Armchair Explorations

Across the world there are people whose cultures are still a mystery to outsiders. The "walking dead," cannibalism, and other customs usually found in lurid fiction often have a basis in the reality of some other place. Come, explore with anthropologists and other wanderers whose sense of adventure goes hand in hand with their scientific desire to discover the truth behind the legends.

The Spears of Twilight: Life and Death in the Amazon Jungle

By Philippe Descola

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“The Jivaro Indians of Amazonian Ecuador have earned a somewhat sinister reputation among travelers and anthropologists because of their custom, only recently abandoned, of shrinking the decapitated heads of enemies. Descola, an anthropology professor in Paris, spent three years living among a Jivaro tribe, and this engrossing, minutely detailed chronicle of daily life gets past exotic stereotypes to delineate a band of individualists oscillating between gentle anarchy and factional solidarity. Obsessed with bloody vendettas against neighbors or relatives, the tribal group nonetheless reverentially communicates with a world of spirits, plants and animals, with the wandering souls of both the living and the dead. Descola explores Jivaro shamanism, dream interpretation, polygamy, marital violence against wives and the Jivaros' loose-knit, fluid cosmology, which makes no effort to impose coherence on the world. Sprinkled with Jivaro songs, chants, myths and the author's line drawings, this lyrically precise exploration of a people's lifestyle and consciousness is a work of enchantment.” (Publishers' Weekly)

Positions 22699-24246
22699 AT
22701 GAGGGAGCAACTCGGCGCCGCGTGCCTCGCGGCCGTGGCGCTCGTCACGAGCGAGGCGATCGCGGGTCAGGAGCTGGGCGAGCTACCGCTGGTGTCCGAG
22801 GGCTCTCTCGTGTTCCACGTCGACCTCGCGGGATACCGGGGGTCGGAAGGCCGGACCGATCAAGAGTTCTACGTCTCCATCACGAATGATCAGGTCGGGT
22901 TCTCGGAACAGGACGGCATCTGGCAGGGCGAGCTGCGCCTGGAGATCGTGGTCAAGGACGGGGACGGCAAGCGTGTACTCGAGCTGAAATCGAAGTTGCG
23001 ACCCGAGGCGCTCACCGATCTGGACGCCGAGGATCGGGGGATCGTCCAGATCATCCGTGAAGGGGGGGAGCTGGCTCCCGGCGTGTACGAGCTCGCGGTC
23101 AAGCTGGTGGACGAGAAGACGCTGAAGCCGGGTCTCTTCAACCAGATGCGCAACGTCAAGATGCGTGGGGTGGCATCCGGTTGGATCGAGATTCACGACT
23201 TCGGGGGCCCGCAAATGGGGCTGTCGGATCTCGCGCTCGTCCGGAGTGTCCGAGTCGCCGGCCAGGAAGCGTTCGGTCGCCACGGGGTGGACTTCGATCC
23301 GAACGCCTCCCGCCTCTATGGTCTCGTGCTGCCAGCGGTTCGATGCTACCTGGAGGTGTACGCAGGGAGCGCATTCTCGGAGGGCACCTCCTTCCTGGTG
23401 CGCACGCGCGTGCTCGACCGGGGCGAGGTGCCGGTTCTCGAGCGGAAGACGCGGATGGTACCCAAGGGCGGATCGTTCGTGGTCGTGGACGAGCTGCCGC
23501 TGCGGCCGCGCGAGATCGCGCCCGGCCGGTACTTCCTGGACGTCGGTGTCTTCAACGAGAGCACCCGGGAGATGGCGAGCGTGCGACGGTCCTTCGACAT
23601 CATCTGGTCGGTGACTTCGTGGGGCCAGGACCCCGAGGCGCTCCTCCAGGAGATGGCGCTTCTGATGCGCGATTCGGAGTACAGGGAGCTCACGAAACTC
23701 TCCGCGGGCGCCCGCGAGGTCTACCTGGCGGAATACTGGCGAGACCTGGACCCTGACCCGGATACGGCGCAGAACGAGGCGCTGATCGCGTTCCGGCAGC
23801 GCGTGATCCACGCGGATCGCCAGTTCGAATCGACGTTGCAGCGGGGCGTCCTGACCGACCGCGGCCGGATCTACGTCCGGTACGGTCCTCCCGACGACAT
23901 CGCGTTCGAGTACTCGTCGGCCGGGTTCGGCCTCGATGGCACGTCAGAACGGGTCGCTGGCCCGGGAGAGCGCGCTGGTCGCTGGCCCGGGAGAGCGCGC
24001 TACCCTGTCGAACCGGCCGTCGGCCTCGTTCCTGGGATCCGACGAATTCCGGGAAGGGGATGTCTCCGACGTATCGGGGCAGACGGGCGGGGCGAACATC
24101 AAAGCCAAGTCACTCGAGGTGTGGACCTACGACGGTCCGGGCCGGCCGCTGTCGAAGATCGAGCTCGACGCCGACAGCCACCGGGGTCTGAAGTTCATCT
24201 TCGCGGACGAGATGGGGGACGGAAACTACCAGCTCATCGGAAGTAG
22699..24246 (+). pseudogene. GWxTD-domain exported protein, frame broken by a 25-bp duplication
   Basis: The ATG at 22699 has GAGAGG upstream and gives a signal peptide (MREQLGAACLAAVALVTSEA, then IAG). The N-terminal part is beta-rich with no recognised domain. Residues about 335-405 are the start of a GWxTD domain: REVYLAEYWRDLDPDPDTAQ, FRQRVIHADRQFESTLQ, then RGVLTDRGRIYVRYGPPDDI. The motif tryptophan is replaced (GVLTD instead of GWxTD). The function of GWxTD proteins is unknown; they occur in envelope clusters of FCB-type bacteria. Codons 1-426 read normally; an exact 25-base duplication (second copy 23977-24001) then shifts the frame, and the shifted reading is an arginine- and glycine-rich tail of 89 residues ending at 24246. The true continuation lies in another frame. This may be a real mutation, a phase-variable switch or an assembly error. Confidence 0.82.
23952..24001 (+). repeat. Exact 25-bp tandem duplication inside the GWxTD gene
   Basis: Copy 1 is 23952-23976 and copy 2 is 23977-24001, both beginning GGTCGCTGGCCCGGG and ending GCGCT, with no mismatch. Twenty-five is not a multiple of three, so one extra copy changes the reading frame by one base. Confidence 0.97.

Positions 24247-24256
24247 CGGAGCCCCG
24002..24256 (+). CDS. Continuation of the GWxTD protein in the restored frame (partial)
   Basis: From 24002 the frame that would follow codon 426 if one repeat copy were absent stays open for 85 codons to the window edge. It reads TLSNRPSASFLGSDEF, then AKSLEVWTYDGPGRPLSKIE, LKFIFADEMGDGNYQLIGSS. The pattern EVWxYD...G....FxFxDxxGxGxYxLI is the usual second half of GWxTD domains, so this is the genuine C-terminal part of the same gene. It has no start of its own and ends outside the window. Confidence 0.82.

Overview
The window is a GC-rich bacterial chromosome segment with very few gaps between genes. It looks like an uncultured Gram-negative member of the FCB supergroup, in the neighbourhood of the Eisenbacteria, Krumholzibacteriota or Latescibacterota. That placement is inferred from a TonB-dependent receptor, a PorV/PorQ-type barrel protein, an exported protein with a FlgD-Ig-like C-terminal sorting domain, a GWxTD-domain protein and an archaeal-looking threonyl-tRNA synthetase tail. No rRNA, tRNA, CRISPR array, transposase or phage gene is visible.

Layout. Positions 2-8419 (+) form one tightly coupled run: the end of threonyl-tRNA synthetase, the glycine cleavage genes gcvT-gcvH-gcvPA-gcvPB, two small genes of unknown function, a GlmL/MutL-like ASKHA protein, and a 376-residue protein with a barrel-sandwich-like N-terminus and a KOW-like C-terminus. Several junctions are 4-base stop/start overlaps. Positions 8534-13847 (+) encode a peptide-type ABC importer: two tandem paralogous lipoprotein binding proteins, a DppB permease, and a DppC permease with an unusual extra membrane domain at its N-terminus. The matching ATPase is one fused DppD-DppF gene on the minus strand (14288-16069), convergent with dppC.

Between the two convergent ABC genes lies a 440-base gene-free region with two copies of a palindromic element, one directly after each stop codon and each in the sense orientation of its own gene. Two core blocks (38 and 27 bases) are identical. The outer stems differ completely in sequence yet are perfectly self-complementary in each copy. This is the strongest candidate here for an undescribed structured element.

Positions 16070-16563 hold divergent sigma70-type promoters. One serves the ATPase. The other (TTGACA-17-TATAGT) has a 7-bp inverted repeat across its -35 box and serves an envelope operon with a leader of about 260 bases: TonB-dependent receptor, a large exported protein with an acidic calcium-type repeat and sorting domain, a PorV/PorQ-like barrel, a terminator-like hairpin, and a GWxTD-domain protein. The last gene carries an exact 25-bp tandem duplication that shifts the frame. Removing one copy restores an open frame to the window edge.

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The Serpent and the Rainbow

By Wade Davis

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“A Harvard scientist’s astonishing journey into the secret societies of Haitian voodoo, zombies, and magic.”
Not to be confused with the movie!

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The Mountain People

By Colin Turnbull

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This time Turnbull (The Forest People) turns his insight on another African tribe. The Ik, formerly prosperous, are now starving, and, as Turnbull observes, their society unravels into the proverbially vicious “state of nature.”

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The Mapmaker's Wife: A True Tale of Love, Murder, and Survival in the Amazon

By Robert Whitaker

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At the heart of this sweeping tale of adventure, discovery and exploration is one woman's extraordinary journey, inspired by her love for a man she had not seen in 20 years. In 1769, Isabel Grameson - an upper-class Peruvian woman who had lived all her life close to home - set out across the Andes, and down the length of the Amazon in order to rejoin her husband in French Guiana. Her 3,000-mile trek through untamed wilderness was one that no woman (and few men) had made before. (Book jacket)

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The Forest People

By Colin Turnbull

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The Forest People describes the author's experiences while living with the BaMbuti Pygmies, not as a clinical observer, but as their friend learning their customs and sharing their daily life. Turnbull conveys the lives and feelings of the BaMbuti whose existence centers on their intense love for their forest world, which, in return for their affection and trust, provides their every need. We witness their hunting parties and nomadic camps; their love affairs and ancient ceremonies -- the molimo, in which they praise the forest as provider, protector, and deity; the elima, in which the young girls come of age; and the nkumbi circumcision rites, in which the villagers of the surrounding non-Pygmy tribes attempt to impose their culture on the Pygmies, whose forest home they dare not enter. (From the summary)